The story of HMS Venomous

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The Battle of the Atlantic
Atlantic convoys escorted by HMS Venomous
December 1940 - May 1942

This list is based on the research of Arnold Hague and colleagues. Arnold Hague (1930 - 2006) served in the RN and RNR from 1949 until he retired in 1979 with the rank of Lieutenant Commander but is best known as one of the foremost Naval Historians of the WW2 period. Copyright in his research belongs to his widow, Mrs Gill Hague, but she transferred the records to his collaborator and friend, Don Kindell in the USA.

It has been made accessible and searchable by convoy code and ship name on Convoyweb by Mike Holdoway in the UK. Mike has kindly provided a list of the convoys escorted by HMS Venomous in 1940-1 with links direct to details of each convoy on the Convoyweb site.


Convy OB.330 painted by the Commodore

Convoy OB.330 painted by the Commodore, Rear Admiral Hugh Hext Rogers (1883-1955)
For details of the ships in this convoy click on the link in the table below
Courtesy of National Museums Liverpool, Merseyside Maritime Museum
Copyright reserved

The table gives the port of departure (e.g. Liv for Liverpool) and date of departure for westbound convoys, the "empties", and the dates Venomous (V) joined and detached from the convoy. This is followed by the code of the incoming (eastbound) convoy which Venomous met with its port (and date) of departure and the date on which Venomous was detached from the convoy to return to her base at Londonderry in Northern Ireland. By clicking on the convoy code you link to a list of the names of the merchant ships (with their nationality and cargo) and their escorts in the convoy with details of ships lost and other incidents of note.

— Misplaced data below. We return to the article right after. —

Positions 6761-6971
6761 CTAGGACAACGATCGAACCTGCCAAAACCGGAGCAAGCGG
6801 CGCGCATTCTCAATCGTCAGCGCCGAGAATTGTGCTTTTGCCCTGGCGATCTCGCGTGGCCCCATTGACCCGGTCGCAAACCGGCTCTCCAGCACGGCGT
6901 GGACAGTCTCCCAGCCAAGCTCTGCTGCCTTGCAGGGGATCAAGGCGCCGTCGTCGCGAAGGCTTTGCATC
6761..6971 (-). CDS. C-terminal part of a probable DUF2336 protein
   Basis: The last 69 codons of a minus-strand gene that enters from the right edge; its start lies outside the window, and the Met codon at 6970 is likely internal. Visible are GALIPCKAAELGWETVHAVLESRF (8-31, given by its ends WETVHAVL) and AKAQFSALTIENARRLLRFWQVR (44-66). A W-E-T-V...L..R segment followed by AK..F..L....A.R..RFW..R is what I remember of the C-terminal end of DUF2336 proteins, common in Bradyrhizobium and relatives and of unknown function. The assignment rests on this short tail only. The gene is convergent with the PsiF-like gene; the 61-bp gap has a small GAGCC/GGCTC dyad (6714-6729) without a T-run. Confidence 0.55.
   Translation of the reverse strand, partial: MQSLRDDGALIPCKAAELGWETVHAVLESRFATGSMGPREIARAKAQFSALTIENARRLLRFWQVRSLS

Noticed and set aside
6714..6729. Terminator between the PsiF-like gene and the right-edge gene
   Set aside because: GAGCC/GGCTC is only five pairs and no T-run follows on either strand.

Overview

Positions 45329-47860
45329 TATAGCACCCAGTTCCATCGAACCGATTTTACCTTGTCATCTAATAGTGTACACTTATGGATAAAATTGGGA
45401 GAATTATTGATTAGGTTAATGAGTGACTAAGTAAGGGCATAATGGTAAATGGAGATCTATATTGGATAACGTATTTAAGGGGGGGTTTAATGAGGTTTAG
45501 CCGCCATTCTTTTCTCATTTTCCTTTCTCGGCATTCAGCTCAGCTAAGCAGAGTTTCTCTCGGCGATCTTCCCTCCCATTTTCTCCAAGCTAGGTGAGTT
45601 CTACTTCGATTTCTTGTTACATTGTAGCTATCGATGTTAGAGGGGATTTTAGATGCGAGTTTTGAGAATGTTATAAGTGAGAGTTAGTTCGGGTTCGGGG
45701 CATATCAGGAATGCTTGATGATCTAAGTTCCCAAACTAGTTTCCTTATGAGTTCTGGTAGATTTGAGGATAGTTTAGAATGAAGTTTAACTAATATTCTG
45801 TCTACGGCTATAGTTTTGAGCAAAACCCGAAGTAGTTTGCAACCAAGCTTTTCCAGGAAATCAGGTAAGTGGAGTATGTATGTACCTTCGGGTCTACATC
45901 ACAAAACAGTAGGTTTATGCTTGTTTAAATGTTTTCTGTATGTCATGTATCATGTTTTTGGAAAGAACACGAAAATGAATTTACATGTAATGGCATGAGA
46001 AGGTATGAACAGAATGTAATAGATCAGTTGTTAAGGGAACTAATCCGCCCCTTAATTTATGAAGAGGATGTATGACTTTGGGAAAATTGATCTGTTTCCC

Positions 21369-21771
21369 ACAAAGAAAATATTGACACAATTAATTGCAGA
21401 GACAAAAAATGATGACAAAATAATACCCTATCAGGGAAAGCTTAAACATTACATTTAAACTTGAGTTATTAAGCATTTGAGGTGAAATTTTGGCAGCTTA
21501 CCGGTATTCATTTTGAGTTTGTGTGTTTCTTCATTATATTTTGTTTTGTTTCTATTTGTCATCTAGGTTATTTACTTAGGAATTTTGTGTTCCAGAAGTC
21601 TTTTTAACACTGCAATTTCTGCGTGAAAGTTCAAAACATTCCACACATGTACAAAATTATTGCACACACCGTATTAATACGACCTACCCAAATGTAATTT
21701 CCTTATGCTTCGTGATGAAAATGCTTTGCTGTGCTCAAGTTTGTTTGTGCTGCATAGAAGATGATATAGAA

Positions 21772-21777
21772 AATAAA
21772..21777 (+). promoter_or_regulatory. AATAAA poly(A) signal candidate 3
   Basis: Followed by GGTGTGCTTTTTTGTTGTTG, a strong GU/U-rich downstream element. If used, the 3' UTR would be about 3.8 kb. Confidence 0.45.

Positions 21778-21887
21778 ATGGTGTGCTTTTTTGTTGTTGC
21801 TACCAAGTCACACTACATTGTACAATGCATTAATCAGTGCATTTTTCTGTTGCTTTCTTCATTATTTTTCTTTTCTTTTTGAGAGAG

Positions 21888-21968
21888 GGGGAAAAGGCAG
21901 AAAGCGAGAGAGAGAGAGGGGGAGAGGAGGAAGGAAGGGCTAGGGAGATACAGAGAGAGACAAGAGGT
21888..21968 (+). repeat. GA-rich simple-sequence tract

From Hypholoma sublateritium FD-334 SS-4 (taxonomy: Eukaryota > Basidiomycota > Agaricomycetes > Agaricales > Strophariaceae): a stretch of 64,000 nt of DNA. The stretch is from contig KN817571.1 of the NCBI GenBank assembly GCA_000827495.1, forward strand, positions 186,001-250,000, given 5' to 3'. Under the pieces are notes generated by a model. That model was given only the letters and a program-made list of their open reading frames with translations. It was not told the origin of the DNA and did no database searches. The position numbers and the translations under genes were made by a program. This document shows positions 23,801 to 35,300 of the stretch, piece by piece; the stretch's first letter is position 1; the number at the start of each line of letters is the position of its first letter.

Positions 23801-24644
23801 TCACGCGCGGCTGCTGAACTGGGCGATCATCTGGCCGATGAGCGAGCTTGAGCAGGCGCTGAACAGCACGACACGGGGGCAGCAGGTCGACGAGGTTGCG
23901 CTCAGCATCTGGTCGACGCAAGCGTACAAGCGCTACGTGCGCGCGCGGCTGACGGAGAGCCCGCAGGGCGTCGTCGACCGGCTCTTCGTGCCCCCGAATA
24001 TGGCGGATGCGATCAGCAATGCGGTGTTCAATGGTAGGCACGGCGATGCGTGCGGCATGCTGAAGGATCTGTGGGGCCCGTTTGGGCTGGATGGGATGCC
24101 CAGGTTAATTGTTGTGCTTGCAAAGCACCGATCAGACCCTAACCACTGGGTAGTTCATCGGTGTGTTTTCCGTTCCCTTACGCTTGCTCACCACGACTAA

From (departed)
V Joins
V Detached
V Joins
From (departed)
V Detached
HX.96 Halifax (14 Dec 40)
27 Dec 40

Mined in Liverpool bay, 29 December. Out of Action (OOA) for repairs.
Liv (25 Feb 41)
25 Feb 41
3 March

Liv (12 March 41)
12 March 41
17 March
17 March
Halifax (5 March)
20 March
Liv 21 March
Liv (24 March 41)
24 March 41
by 29 March
29 March
Halifax (17 March)
3 April
Liv 3 April
Liv (7 April 41)
8 April 41
8 April
13 April?
Halifax (30 March)
18 April
Liv 18 April
Collision with submarine H31 in Loch Moyle, Derry. Venomous OOA for repairs for two weeks.
Liv (17 May 41)
19 May 41
22 May
26 May
Halifax (10 May)
28 May
Liv 28 May
Liv (2 June 41)
3 June 41
7 June
8 June
Halifax (21 May)
12 June
Liv 12 June
Liv (15 June 41)
17 June 41
22 June
24 June
Halifax (10 June)
28 June
Clyde 29 June
Liv (6 July 41)
6 July 41
12 July

Towed to Havelfjord by Sabre. Machinery repairs at Londonderry.
Liv (21 July 41)
22 July 41
26 July
26 July
Halifax (16 July)
31 July
Liv 31 July
Liv (27 Aug 41)
29 Aug 41
1 or 10 Sept?
2 Sept
Halifax (21 Aug)
6 Sept
Liv 6 Sept
Liv (11 Sept 41)
11 Sept 41
13 Sept
16 Sept
Sydney, Nova Scotia (5 Sept)
20 Sept
Liv 20 Sept
Liv (28 Sept 41)
30 Sept 41
5 Oct
9 Oct
Halifax (28 Sept)
14 Oct